Rockstar is one of the gaming industry's top-tier AAA developers and has maintained its place through many industry-defining titles. Although Red Dead Redemption, Bully, and Max Payne 3 earned them plenty of acclaim, it's their Grand Theft Auto series that brought them to the upper echelon of developers. Why is this? Well, for those who have played any installment in the series, the answer's obvious: each game offers its own engaging, superbly-polished experience.
Each game world is a massive, gorgeously-realized playground that offer its own level of intrigue. The utilization of different eras and cultures is well-done thanks to razor-sharp writing and an overall perfectly-suited tone. This also allows for strong variety in character personalities and (relatively) varied activities.
With the sheer amount of things done well throughout the series, looking over flaws and minor issues is made far easier. However, even with GTA's many pros, it undoubtedly has some cons that have to addressed, especially if fans want Grand Theft Auto VI to be everything it can be. And in the case of these flaws, they have yet to be fully fixed, proving that they need to be brought up sooner rather than later.
With that in mind, here are 15 Things Wrong With Grand Theft Auto We Choose To Ignore.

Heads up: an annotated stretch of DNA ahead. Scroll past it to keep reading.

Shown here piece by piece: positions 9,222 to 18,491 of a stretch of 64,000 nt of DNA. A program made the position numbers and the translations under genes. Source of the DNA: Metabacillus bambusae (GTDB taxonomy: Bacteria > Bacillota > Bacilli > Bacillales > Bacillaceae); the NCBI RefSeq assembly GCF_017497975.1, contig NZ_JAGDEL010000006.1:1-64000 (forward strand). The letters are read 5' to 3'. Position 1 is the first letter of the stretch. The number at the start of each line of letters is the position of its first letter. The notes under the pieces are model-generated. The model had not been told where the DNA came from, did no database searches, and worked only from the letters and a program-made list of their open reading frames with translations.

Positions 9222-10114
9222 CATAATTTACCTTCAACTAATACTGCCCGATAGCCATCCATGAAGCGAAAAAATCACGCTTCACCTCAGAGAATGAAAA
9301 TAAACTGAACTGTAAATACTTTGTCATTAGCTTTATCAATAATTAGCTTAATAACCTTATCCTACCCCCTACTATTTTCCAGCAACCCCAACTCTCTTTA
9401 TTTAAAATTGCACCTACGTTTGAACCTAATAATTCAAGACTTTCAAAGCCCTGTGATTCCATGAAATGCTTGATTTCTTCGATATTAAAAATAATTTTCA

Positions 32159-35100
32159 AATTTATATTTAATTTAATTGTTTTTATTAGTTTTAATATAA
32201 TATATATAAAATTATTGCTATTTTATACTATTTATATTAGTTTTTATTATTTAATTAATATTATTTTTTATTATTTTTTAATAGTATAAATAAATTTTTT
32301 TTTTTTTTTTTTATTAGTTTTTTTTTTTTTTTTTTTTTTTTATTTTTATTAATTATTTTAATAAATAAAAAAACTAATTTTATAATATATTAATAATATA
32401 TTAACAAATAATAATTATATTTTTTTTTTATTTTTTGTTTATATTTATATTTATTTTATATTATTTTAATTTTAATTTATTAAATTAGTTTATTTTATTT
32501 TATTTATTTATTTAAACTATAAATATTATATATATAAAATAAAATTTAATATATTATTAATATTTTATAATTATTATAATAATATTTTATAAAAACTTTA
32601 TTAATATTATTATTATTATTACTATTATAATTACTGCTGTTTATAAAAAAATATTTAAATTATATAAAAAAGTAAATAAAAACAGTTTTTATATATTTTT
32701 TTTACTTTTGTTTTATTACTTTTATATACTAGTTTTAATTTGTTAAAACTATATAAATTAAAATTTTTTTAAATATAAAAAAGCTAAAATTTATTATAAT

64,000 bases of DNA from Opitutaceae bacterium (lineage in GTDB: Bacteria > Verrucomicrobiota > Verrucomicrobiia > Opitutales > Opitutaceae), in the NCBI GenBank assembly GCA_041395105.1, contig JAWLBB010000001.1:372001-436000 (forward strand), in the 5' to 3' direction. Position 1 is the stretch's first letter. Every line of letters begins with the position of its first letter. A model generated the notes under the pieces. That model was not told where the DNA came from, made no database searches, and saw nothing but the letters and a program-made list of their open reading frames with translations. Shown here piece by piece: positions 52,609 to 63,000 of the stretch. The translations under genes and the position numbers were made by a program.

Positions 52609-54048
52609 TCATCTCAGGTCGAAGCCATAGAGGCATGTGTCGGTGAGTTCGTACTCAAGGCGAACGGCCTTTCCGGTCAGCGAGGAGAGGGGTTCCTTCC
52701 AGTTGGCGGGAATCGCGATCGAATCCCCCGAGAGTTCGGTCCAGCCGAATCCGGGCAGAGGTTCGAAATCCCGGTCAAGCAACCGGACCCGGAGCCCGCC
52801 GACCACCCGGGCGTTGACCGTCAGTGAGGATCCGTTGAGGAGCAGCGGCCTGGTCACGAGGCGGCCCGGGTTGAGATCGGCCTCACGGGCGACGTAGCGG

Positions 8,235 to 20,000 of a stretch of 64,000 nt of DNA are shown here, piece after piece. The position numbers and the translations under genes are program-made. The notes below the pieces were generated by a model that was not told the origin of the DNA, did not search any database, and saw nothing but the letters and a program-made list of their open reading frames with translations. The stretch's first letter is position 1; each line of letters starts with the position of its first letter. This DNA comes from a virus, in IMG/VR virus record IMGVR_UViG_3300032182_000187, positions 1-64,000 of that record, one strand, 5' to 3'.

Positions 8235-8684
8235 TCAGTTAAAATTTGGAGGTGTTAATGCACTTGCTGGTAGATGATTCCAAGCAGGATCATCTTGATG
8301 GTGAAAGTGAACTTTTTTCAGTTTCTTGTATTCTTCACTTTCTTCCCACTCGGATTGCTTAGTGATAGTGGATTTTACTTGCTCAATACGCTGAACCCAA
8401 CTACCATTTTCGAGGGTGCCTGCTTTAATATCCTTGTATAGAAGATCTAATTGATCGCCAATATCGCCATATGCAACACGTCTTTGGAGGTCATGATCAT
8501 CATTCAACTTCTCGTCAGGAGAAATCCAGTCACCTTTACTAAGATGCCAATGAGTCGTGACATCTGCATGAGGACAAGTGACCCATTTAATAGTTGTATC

Gunplay and chaos has always been one of multiple areas where the GTA series has thrived and consistently maintained a high standard for other games in the genre to meet. This is why it's only expected that in-game shootouts are tense and engaging. Unfortunately, this standard doesn't (and never has) carried over to the melee side of combat, leaving players with disappointingly static and unvaried hand-to-hand fights.
Each installment adds more weapons to use, yet never really adds any true variance in the actual execution of these fights.
Fights are mostly non-strategic boxing matches where the player simply has to mash the "hit" button until the NPC (usually just a random pedestrian) stays down. The experience never goes beyond this, making each fist fight a hollow experience.
This series may be known for its shootouts, but that doesn't mean its melee combat should be short-changed. Considering the amount of fun melee weapons increased over time, it's a shame the mechanics haven't evolved. Randomly punching people in the streets is always good for a bit of fun, but without any substance in the actual melee system, it's strictly momentary. This is one category where GTA consistently gets beaten by other titles that experiment more with melee and allow fist fights to be highlights rather than just a way to interact with NPCs.
It's something that the series has been criticized for consistently, especially since GTA V's release. While the protagonists had multiple layers and were effectively fleshed-out, none of the female personalities received that same treatment. With V, the most important female personalities (Tracey and Amanda De Santa), were forgettable characters with largely negative qualities and little else. Amanda is an openly-cheating wife who hypocritically chastises her husband for cheating and demands that Michael be the only one who fixes his flaws. Tracey is fame-obsessed and also chastises her dad, but for different reasons.